PEW Urges NOAA to Reverse Course on Proposed “Bigeye” Tuna Rule

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Bigeye

Washington D.C. –  The PEW Trust is calling on the public to contact the National Oceanic and Atmospheric Administration [NOAA] and urge that federal agency to reverse course on a proposed rule effecting Bigeye tuna.

 

According to a release from the PEW Trust, NOAA’s proposed rule change would allow the U.S. to increase its allocation of bigeye tuna through Amendment 7 to the Fishery Ecosystem Plan for Pelagic Fisheries of the Western Pacific Region.

The bigeye is one of the largest and most valuable species of tuna and is considered a delicacy in sushi markets around the world. Nearly 40 percent of the world’s bigeye tuna is caught in the western and central Pacific Ocean, where international fishing fleets have been overfishing the population for more than a decade. Scientists are calling for a 39 percent reduction in catch to make the fishery sustainable.

The PEW release asks the public to contact NOAA’s Pacific Island Regional Administrator, Michael Tosatto, and “tell him NOAA should abide by its commitment to reduce catch of bigeye tuna in order to prevent further overfishing of this valuable species.”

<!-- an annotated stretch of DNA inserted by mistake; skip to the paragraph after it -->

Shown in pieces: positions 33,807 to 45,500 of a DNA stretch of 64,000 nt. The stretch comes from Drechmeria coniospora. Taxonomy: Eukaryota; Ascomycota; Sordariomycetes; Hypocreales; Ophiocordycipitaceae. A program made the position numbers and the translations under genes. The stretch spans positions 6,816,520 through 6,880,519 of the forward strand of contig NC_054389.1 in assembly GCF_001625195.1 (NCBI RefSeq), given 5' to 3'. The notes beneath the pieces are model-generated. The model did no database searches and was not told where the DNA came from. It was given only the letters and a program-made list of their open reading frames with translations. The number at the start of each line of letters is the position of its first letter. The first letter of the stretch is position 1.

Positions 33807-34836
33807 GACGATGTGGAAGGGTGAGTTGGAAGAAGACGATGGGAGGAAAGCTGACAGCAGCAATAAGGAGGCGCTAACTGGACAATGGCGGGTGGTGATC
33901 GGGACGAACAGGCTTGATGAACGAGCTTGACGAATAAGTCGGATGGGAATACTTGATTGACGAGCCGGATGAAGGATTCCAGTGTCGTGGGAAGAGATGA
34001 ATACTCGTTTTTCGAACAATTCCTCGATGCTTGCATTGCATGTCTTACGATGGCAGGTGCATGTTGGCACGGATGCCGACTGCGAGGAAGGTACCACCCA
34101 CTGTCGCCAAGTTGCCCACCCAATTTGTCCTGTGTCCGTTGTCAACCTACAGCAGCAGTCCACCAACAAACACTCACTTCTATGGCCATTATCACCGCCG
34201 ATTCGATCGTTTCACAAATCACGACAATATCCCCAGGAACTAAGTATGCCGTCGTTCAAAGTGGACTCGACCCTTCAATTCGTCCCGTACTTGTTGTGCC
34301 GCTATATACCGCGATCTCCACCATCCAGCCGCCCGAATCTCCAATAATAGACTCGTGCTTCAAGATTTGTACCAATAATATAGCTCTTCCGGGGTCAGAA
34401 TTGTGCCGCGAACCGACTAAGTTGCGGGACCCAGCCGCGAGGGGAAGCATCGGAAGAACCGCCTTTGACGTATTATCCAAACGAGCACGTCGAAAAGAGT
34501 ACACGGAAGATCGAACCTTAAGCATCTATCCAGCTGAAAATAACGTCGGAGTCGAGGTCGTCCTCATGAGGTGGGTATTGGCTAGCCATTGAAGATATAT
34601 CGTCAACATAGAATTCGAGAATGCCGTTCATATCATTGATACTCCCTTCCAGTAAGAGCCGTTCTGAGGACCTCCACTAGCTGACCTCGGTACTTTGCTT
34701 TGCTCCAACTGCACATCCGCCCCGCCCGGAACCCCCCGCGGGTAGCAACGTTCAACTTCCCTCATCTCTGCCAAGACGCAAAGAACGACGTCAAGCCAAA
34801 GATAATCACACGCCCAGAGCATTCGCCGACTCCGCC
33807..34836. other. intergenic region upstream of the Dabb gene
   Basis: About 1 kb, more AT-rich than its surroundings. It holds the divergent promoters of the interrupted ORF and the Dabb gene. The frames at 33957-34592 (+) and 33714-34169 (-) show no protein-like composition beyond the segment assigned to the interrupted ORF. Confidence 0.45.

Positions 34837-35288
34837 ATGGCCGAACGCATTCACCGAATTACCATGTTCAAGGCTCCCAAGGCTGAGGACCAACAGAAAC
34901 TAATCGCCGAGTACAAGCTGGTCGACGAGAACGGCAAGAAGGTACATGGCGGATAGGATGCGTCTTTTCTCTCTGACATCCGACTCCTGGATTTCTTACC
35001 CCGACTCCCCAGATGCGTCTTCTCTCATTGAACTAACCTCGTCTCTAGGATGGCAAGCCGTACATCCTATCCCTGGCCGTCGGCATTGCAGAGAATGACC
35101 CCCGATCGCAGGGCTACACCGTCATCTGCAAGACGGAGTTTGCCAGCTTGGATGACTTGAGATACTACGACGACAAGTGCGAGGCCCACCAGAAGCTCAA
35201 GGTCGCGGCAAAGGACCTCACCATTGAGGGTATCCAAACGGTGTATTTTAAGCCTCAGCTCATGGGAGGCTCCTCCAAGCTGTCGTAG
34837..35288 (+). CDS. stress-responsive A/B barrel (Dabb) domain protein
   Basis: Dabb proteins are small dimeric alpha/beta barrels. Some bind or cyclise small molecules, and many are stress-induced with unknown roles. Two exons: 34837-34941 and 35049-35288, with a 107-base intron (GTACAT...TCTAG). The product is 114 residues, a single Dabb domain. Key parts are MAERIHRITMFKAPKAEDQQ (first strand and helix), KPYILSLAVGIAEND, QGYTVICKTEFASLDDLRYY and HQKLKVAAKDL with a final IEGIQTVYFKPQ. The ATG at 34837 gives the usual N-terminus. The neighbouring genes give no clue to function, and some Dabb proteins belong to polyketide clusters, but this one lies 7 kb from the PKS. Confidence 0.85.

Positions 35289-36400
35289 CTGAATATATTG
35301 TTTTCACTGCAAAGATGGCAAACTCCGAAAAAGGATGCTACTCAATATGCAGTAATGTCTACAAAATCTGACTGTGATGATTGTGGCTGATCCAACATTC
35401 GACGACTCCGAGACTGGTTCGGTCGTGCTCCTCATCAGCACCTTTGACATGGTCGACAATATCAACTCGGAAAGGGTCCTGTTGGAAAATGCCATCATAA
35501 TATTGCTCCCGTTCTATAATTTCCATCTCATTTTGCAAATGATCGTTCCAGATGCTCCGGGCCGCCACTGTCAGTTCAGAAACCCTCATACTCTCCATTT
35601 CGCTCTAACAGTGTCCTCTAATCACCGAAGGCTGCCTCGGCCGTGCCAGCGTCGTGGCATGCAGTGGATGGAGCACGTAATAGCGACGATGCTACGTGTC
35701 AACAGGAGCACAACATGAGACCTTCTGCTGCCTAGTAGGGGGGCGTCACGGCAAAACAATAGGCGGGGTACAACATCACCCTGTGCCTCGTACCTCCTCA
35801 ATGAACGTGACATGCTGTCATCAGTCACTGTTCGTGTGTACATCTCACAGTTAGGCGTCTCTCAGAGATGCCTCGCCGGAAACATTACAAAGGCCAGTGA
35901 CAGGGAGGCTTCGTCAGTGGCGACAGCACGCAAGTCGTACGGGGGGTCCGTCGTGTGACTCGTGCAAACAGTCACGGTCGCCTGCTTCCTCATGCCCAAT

The public has until February 28 to comment. You can do so HERE on the PEW website.   

READ the release from the PEW Trust below:

Stop a U-Turn on Bigeye Tuna

Act Now: Urge NOAA to keep its commitment to bigeye tuna

The bigeye is one of the largest and most valuable species of tuna and is considered a delicacy in sushi markets around the world. Nearly 40 percent of the world’s bigeye tuna is caught in the western and central Pacific Ocean, where international fishing fleets have been overfishing the population for more than a decade. Scientists are calling for a 39 percent reduction in catch to make the fishery sustainable.

In response to this recommendation, more than 25 governments from around the world, including the U.S., agreed in December to reduce catches of bigeye tuna. However, just two months after committing to reduced U.S. catches, the National Oceanic and Atmospheric Administration has issued a proposal that, if enacted, would allow the U.S. to increase its catches of bigeye tuna in the western and central Pacific by more than 80 percent. Not only would this action thwart Pacific-wide conservation efforts for bigeye, but it also would undermine the U.S. leadership role in international efforts to sustainably manage fish stocks in the western and central Pacific.

The public has until Feb. 28 to urge NOAA to reverse course on this proposed rule. Please act today by contacting Michael Tosatto, its Pacific island regional administrator. Tell him NOAA should abide by its commitment to reduce catch of bigeye tuna in order to prevent further overfishing of this valuable species.